# Complete quotient

In the metrical theory of regular continued fractions, the kth complete quotient ζk is obtained by ignoring the first k partial denominators ai. For example, if a regular continued fraction is given by

${\displaystyle x=[a_{0};a_{1},a_{2},a_{3},\dots ]=a_{0}+{\cfrac {1}{a_{1}+{\cfrac {1}{a_{2}+{\cfrac {1}{a_{3}+{\cfrac {1}{\ddots }}}}}}}},}$

then the successive complete quotients ζk are given by

{\displaystyle {\begin{aligned}\zeta _{0}&=[a_{0};a_{1},a_{2},a_{3},\dots ]\\\zeta _{1}&=[a_{1};a_{2},a_{3},a_{4},\dots ]\\\zeta _{2}&=[a_{2};a_{3},a_{4},a_{5},\dots ]\\\zeta _{k}&=[a_{k};a_{k+1},a_{k+2},a_{k+3},\dots ].\,\end{aligned}}}

## A recursive relationship

From the definition given above we can immediately deduce that

${\displaystyle \zeta _{k}=a_{k}+{\frac {1}{\zeta _{k+1}}}=[a_{k};\zeta _{k+1}],\,}$

or, equivalently,

${\displaystyle \zeta _{k+1}={\frac {1}{\zeta _{k}-a_{k}}}.\,}$

## Complete quotients and the convergents of x

Denoting the successive convergents of the regular continued fraction x = [a0a1a2, …] by A0A1/B1A2/B2, … (as explained more fully in the article fundamental recurrence formulas), it can be shown that

${\displaystyle x={\frac {A_{k}\zeta _{k+1}+A_{k-1}}{B_{k}\zeta _{k+1}+B_{k-1}}}\,}$

for all k ≥ 0.

This result can be better understood by recalling that the successive convergents of an infinite regular continued fraction approach the value x in a sort of zig-zag pattern:

${\displaystyle A_{0}<{\frac {A_{2}}{B_{2}}}<{\frac {A_{4}}{B_{4}}}<\cdots <{\frac {A_{2n}}{B_{2n}}}

so that when k is even we have Ak/Bk < x < Ak+1/Bk+1, and when k is odd we have Ak+1/Bk+1 < x < Ak/Bk. In either case, the k + 1st complete quotient ζk+1 is the unique real number that expresses x in the form of a semiconvergent.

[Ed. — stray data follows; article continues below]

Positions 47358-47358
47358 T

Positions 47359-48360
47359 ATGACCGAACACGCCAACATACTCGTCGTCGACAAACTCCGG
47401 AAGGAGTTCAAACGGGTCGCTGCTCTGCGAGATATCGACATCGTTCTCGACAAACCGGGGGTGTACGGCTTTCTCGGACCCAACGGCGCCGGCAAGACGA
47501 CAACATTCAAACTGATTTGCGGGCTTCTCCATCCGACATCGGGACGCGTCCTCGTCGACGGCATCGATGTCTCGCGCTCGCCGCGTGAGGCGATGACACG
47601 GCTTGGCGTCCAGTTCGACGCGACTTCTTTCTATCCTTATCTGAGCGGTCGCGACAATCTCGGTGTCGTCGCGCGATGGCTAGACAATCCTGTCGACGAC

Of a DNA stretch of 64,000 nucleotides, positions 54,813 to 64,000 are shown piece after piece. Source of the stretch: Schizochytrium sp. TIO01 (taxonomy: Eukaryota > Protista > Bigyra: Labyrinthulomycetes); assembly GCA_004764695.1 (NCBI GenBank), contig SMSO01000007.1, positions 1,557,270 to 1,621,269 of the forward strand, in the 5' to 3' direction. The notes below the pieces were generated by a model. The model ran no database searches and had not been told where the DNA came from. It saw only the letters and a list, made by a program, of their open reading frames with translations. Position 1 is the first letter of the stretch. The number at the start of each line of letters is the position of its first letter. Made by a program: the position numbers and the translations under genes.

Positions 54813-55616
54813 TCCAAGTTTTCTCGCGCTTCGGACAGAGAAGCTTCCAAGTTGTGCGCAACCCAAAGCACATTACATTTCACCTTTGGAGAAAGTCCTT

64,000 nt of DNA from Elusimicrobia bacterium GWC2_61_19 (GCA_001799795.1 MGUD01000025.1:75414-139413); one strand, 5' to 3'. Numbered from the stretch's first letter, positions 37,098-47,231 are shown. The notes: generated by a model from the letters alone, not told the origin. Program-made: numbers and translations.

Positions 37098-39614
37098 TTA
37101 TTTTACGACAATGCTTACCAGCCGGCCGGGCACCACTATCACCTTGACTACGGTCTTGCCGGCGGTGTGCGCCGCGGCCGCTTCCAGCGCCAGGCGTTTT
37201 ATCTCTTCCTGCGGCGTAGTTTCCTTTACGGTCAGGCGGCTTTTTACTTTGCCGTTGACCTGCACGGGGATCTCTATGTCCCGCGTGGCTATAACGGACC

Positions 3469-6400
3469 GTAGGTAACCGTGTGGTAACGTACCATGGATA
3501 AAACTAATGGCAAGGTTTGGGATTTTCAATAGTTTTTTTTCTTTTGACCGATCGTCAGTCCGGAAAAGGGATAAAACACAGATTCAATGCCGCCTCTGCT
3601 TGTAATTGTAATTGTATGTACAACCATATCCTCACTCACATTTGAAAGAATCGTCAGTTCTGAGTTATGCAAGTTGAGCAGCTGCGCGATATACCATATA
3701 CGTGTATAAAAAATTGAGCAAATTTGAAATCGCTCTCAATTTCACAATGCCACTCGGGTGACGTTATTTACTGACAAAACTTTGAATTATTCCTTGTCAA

## Complete quotients and equivalent real numbers

### An equivalence relation defined by LFTs

Consider the set of linear fractional transformations (LFTs) defined by

${\displaystyle f(x)={\frac {a+bx}{c+dx}}\,}$

where a, b, c, and d are integers, and ad − bc = ±1. Since this set of LFTs contains an identity element (0 + x)/1, and since it is closed under composition of functions, and every member of the set has an inverse in the set, these LFTs form a group (the group operation being composition of functions), GL(2,Z).

We can define an equivalence relation on the set of real numbers by means of this group of linear fractional transformations. We will say that two real numbers x and y are equivalent (written x ~ y) if

${\displaystyle y=f(x)={\frac {a+bx}{c+dx}}\,}$

for some integers a, b, c, and d such that ad − bc = ±1.

Clearly this relation is symmetric, reflexive, and transitive, so it is an equivalence relation and it can be used to separate the real numbers into equivalence classes. All the rational numbers are equivalent, because each rational number is equivalent to zero. What can be said about the irrational numbers? Do they also fall into a single equivalence class?

### A theorem about "equivalent" irrational numbers

Amazingly enough, two irrational numbers x and y are equivalent under this scheme if and only if the infinitely long "tails" in their expansions as regular continued fractions are exactly the same. More precisely, the following theorem can be proved.

Let x and y be two irrational (real) numbers, and let the kth complete quotient in the regular continued fraction expansions of x and y be denoted by ζk and ψk, respectively, Then x ~ y (under the equivalence defined in the preceding section) if and only if there are positive integers m and n such that ζm = ψn.

### An example

The golden ratio φ is the irrational number with the very simplest possible expansion as a regular continued fraction: φ = [1; 1, 1, 1, …]. The theorem tells us first that if x is any real number whose expansion as a regular continued fraction contains the infinite string [1, 1, 1, 1, …], then there are integers a, b, c, and d (with ad − bc = ±1) such that

${\displaystyle x={\frac {a+b\phi }{c+d\phi }}.\,}$

Conversely, if a, b, c, and d are integers (with ad − bc = ±1), then the regular continued fraction expansion of every real number y that can be expressed in the form

${\displaystyle y={\frac {a+b\phi }{c+d\phi }}\,}$

eventually reaches a "tail" that looks just like the regular continued fraction for φ.

## References

• Rockett, Andrew M.; Szüsz, Peter (1992). Continued Fractions. World Scientific. pp. 4–8. ISBN 981-02-1052-3.